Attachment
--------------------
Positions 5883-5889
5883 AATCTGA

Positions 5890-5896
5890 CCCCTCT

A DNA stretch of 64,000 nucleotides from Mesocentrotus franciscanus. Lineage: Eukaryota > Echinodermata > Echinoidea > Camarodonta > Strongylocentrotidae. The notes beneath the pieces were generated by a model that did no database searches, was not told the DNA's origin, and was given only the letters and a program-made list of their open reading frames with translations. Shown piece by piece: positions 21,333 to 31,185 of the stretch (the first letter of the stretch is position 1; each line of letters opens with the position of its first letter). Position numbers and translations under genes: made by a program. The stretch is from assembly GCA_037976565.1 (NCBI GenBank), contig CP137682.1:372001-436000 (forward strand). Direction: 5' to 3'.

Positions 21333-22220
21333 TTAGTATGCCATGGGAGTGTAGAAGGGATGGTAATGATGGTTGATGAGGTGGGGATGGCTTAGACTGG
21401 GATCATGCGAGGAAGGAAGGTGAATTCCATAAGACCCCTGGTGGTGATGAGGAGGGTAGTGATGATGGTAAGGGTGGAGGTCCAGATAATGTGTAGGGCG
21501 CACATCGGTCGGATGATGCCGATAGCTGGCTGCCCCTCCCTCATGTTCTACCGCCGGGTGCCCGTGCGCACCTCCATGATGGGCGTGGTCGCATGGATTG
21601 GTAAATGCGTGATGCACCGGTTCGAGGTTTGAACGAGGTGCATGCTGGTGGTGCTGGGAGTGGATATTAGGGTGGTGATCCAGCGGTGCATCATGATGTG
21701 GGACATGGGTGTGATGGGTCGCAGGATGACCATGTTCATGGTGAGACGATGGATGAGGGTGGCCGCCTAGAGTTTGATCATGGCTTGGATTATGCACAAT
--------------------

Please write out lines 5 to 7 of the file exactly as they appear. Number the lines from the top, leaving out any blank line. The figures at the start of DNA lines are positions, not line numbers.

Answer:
A DNA stretch of 64,000 nucleotides from Mesocentrotus franciscanus. Lineage: Eukaryota > Echinodermata > Echinoidea > Camarodonta > Strongylocentrotidae. The notes beneath the pieces were generated by a model that did no database searches, was not told the DNA's origin, and was given only the letters and a program-made list of their open reading frames with translations. Shown piece by piece: positions 21,333 to 31,185 of the stretch (the first letter of the stretch is position 1; each line of letters opens with the position of its first letter). Position numbers and translations under genes: made by a program. The stretch is from assembly GCA_037976565.1 (NCBI GenBank), contig CP137682.1:372001-436000 (forward strand). Direction: 5' to 3'.

Positions 21333-22220
21333 TTAGTATGCCATGGGAGTGTAGAAGGGATGGTAATGATGGTTGATGAGGTGGGGATGGCTTAGACTGG